BENT COUNTY, Colorado — It's been nearly a decade since Colorado voters passed Amendment 64 authorizing the sale of recreational marijuana. Bigger cities like Pueblo, Denver, and Boulder quickly drafted regulations to allow for the drug to be sold locally, but many rural communities initially resisted that change.
However, attitudes about marijuana legalization seem to be changing in the Lower Arkansas Valley. There are now nine licensed marijuana businesses operating in counties east of Pueblo. Three are located in Rocky Ford, the other six are in Las Animas.
More recently, campaigns have worked to bring marijuana dispensaries to Lamar.
Voters in Rocky Ford first approved a ballot question authorizing medical marijuana dispensaries in the community in 2016. The city council changed its ordinance in 2018 to allow for retail marijuana sales. However, the number of licenses was capped at the three existing businesses.
That same year, voters in Las Animas passed a retail marijuana ballot question. The city has since issued licenses to five dispensaries and one manufacturer of marijuana-infused products.
Mayor Scott Peterson said it's generated economic growth in his community.
"Buildings that were empty are now in production," Peterson said.
"There are new jobs, not only in the construction, the renovation of old buildings, but jobs for people who work in these retail outlets and grow operations. So, we have a net growth of employment."
Amanda Leck, the Executive Director of the Bent County Development Foundation sees the cannabis industry as a catalyst for growth.
"First of all, we have investors who started just opening dispensaries within the city limits, and then they recognized it's a great place to live, it's a great place to do business," Leck said. "They can move their families here and they're seeding new businesses that aren't cannabis-based."
When voters passed the marijuana ballot question in 2018, a second question asking for an excise tax failed. City Clerk Charmaine Tripp explained that marijuana tax collections during the first year were modest. When the city asked for an excise tax again the following year, it passed.
"The first year we didn't collect the full amount. So, it was lower of course," Tripp said. "We've collected about $750,000 that we have saved in the bank."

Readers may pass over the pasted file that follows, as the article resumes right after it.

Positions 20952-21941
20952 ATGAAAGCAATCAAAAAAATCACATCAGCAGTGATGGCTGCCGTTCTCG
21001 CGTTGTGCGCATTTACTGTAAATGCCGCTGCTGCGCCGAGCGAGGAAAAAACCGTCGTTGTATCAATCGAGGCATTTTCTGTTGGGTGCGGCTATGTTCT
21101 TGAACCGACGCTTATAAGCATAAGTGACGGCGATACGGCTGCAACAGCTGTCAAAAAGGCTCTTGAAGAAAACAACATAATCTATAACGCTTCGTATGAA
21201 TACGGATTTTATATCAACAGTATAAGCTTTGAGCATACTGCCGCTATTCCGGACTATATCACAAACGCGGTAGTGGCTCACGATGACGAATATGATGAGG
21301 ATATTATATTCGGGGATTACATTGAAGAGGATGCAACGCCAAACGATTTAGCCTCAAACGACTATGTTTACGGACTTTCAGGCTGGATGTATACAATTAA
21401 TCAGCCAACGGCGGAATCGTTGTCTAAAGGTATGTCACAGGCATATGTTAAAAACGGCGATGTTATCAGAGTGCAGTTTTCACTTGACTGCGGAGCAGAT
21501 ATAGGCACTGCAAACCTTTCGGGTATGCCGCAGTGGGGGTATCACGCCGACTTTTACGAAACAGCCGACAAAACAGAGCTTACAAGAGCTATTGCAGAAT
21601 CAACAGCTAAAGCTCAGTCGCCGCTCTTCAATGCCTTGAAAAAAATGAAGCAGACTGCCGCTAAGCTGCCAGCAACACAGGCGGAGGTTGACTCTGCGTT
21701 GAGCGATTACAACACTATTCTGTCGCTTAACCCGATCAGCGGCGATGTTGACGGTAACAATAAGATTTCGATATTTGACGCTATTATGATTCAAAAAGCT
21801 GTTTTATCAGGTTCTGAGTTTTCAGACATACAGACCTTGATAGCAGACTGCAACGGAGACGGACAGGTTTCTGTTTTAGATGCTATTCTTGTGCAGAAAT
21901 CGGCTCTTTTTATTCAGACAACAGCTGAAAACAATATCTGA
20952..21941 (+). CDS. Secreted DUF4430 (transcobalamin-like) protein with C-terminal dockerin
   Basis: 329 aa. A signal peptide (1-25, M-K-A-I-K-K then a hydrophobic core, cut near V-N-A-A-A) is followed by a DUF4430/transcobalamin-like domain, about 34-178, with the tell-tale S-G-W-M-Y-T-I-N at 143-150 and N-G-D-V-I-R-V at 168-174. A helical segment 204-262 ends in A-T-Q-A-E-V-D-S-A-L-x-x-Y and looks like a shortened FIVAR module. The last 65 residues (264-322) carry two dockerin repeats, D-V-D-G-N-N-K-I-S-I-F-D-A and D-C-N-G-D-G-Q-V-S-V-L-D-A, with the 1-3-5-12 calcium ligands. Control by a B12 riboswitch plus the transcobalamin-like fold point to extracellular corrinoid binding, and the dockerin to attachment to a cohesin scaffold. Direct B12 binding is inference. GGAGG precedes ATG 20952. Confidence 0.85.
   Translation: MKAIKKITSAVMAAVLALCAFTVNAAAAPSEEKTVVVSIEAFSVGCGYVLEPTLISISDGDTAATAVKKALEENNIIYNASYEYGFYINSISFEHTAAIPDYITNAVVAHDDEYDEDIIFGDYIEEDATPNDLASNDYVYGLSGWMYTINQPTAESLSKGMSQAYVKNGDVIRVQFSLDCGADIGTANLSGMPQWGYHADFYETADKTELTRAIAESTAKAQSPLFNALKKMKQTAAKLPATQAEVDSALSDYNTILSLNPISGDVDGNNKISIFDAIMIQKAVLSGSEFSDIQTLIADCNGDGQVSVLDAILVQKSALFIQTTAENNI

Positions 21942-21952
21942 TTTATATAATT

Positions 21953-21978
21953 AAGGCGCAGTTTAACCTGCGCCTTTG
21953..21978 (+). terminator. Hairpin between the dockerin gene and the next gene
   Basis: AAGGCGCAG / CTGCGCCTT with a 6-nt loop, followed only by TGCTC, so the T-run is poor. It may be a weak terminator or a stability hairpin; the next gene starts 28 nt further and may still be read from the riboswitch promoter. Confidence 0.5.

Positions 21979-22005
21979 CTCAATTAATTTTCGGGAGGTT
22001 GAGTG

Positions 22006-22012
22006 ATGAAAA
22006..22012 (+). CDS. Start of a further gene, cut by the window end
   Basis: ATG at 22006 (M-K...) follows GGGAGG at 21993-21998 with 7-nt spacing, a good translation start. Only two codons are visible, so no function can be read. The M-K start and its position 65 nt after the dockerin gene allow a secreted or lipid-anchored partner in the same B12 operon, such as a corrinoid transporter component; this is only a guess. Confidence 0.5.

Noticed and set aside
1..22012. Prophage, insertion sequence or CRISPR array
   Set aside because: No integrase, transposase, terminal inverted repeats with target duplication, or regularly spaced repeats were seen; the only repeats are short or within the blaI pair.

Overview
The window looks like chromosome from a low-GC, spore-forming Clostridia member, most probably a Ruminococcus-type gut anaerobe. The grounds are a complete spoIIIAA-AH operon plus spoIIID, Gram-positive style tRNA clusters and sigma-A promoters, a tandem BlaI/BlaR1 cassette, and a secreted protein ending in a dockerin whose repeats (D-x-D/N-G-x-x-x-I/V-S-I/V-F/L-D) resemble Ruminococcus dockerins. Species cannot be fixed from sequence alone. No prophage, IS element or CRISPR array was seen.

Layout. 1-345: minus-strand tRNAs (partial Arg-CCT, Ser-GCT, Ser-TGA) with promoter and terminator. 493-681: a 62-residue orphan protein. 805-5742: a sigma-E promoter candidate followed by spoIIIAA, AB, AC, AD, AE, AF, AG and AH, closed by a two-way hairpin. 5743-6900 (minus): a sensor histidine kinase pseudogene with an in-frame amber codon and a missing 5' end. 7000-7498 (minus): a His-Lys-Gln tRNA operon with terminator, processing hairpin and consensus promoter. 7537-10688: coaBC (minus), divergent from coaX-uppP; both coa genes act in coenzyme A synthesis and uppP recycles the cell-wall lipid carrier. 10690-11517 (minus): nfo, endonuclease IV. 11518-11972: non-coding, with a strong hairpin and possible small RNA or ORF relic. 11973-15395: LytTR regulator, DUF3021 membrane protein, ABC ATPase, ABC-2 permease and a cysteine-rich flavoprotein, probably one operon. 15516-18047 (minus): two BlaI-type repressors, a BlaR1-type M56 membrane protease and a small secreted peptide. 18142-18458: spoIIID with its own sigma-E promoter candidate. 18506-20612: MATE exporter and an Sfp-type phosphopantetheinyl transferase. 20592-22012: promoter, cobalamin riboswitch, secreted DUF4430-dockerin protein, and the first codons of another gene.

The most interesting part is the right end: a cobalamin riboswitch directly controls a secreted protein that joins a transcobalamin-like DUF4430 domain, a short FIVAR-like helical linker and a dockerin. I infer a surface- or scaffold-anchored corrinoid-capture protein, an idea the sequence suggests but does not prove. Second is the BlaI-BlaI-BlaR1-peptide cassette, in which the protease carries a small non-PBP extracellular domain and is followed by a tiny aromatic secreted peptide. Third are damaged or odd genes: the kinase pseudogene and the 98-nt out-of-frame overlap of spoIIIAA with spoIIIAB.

Council authorized some of the money to be spent upgrading the clubhouse as the golf course. Another $10,000 was used as matching funds for a $100,000 downtown revitalization grant from C-DOT. However, the majority of that $750,000 remains in savings.
"We've saved it because we're wanting the people to decide how they would like that to be spent," Tripp explained.
"The amount of money we have in a bank is an amount of money we would have never dreamed of 5 or 10 years ago," Peterson added.
He believes public attitudes towards marijuana are changing.
"I haven't had one person say you've gotta unwind this stuff, it's horrible," said Peterson.
Voters in Lamar also approved a pair of ballot questions in November authorizing retail marijuana sales and imposing an excise tax. However, a judge declared those election results invalid in a lawsuit that argued the city didn't follow its charter when putting the questions on the ballot.
The city charter requires citizens' petitions to obtain a number of signatures equal to 15 percent of the turnout from the most recent election. The city clerk certified the petition as sufficient using the state standard of 5 percent.
Belinda Sturges discovered the city's error by requesting documents from the city using the Colorado Open Records Act.
"Well, some people think I'm in opposition. What I'm really after is just what is best for our community," she said.
Sturges said she is personally concerned about recent medical research that correlates heavy THC consumption (the psychoactive compound in marijuana) with the onset of mental illness.
She also notes that the City of Lamar enacted a moratorium on marijuana sales after the passage of Amendment 64. She believes that impacted the way people voted.
"When I talked to some of the people in the city, they didn't vote because they didn't think it mattered, they said there's an ordinance against it, we're not going to get it so we're not going to worry about it."
In the weeks following the judge's ruling, Lamar City Council voted not to use its authority to put the marijuana questions back on the ballot leaving it up to the community re-submit a petition application.
A new campaign turned in a new petition question earlier this week and is actively collecting signatures.
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